Wednesday, February 3, 2010

The Roy Baker School of Leadership Lessons

Wednesday morning I have a wonderful opportunity. I get the chance to kick off a day of interviewing as one of three final superintendent candidates for Norris. I have no idea whether I’ll emerge from the battle as the candidate of choice, but I know that I am excited beyond belief and I am proud to be the internal candidate who represents the legacy and tradition of Norris leadership. It may sound audacious, but I believe I’ve been reared by the best.

I say that because I worked just down the hall from our retiring superintendent Roy Baker for four years as the high school principal and for the last year and half+ now, I have had the chance to work right next door to him as an assistant superintendent. Heck, by process of osmosis alone I have learned quite a bit about leadership. Some of my learning has been just through that exposure to the Sup day in and day out, as things come up. And some of that learning has been very intentional – wherein Roy has deliberately conveyed an important lesson or understanding to me.

So, I have learned a great deal from Roy Baker in the six years I’ve been working for him. I thought I’d put some of these things down in writing because the moment seemed right for it. In this calmer moment of reflection before the stress and excitement of an interview day, I offer educators some fundamentals I’ve acquired from a darned smart mentor:

1. There can be only one quarterback. [Translation: a leader knows the buck stops here. When the situation calls for it, no one should wonder who’s calling the shots. Whatever your position, you are probably the quarterback of something or some domain in your life…A true leader does not disavow or shirk, but accepts and in fact welcomes personal responsibility.]
2. Four words I hate most: “That’s not my job.” [Translation: it’s related to lesson #1. Marginal people look for ways to avoid doing things. Peak performers are always finding new ways to get involved and apply their talents. If something needs doing, see that it gets done.]
3. Sub-optimization will sink you. [Translation: sometimes schools have a tendency to get wild about programs and initiatives. While everyone going off in their own direction with their own pet program or instructional approach may sound creative, it’s just a recipe for chaos.]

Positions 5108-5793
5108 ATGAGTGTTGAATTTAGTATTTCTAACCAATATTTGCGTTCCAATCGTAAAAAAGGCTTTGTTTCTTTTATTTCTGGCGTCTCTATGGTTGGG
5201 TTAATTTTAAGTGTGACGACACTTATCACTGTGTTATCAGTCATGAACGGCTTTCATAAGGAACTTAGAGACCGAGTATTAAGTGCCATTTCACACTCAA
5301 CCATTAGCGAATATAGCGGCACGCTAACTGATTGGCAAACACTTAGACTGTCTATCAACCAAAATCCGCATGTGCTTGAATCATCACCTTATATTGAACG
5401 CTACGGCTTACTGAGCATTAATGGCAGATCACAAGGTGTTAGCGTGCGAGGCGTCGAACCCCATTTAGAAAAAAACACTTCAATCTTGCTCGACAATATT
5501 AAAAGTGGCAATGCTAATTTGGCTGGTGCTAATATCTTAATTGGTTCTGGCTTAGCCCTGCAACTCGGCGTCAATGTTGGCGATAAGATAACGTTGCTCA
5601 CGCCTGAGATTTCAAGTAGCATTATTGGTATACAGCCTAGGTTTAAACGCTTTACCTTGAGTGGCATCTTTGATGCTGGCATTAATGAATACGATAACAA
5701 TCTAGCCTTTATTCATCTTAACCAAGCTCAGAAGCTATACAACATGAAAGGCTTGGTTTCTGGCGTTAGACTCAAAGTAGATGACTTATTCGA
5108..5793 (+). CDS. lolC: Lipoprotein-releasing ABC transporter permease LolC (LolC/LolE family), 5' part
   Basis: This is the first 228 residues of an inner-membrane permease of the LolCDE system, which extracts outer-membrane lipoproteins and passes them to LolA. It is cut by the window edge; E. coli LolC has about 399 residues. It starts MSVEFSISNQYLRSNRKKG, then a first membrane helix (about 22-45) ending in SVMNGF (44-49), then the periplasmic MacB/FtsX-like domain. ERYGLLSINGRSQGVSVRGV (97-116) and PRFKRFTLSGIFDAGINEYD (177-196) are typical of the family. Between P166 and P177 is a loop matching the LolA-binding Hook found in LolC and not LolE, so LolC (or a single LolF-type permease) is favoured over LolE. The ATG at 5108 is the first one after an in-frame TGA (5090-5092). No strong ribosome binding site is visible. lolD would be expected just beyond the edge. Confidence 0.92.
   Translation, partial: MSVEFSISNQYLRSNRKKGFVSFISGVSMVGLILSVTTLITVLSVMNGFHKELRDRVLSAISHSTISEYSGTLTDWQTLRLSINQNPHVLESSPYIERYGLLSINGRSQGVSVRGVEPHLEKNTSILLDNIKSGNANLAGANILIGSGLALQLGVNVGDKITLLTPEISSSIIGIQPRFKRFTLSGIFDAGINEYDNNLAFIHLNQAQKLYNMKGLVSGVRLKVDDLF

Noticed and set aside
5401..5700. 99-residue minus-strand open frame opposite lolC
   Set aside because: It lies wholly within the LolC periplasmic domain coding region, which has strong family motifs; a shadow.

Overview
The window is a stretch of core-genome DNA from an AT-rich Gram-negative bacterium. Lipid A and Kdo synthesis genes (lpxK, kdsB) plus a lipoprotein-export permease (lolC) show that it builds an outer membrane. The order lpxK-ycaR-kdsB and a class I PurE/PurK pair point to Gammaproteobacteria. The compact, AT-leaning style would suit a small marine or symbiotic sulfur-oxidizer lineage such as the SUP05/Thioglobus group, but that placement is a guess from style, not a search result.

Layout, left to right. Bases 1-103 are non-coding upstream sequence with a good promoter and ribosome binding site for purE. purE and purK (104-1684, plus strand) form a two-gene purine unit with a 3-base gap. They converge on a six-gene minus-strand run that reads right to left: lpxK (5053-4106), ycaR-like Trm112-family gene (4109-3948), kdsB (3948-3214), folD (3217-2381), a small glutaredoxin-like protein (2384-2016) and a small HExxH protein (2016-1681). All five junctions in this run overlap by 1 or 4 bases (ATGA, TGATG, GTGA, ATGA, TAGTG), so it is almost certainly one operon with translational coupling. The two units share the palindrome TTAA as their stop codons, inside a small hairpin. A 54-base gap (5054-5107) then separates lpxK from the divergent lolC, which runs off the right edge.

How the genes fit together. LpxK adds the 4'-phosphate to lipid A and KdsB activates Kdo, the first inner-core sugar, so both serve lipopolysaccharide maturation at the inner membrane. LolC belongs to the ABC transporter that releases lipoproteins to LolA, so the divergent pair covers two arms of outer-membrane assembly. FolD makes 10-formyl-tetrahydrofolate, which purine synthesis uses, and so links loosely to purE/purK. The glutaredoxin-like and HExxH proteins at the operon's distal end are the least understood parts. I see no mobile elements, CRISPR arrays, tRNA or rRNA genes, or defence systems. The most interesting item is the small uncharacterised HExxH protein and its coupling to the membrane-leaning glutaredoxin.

4. In the absence of information, all people have is speculation. [Translation: don’t sit on valuable information. Communicate what is known in a timely and thorough manner to everyone.]
5. A school budget is just instructional priorities expressed in dollars. [When crunching the numbers, never forget that students and student learning is what we’re all about.]
6. Trust. It’s our most valuable commodity. [This one needs no translation; if it does, God help you and your district!]
7. Good is the enemy of great. [This one is lifted from the Collins Good To Great classic. Roy has repeatedly pointed out that it’s an important reminder for systems like Norris, where we can sometimes get very comfortable just being good – when we should be striving for greatness in everything.]
8. Spirited disagreement is a key characteristic of great teams. [It may seem counter-intuitive, but really tight teams have a high enough level of trust that they are able to challenge one another’s viewpoints and offer different perspectives – with the outcome ultimately being a stronger, unified decision.]
9. Wishing and hoping and TGI (‘the gut instinct’) is not the same as seeing the evidence. [Translation: everything should be linked to data. There need to be identifiable, measurable outcomes in place to evaluate individual, program, and district performance.]
10. Job-embedded learning is essential. [Translation: regardless of how great we think Teachers College prep programs are or how gifted someone is to begin with, we all need to be lifelong learners who evolve in our understanding of best practice.]

That’s certainly not all there is to it. One thing about life, you keep learning new lessons and sometimes learning more about the ones you thought you’d mastered. But, those noted above are 10 of what I believe to be the most important leadership and life lessons Roy has taught me. They’ve already served me well – and will continue to do so regardless of my job title. Hope you can get something from them, too.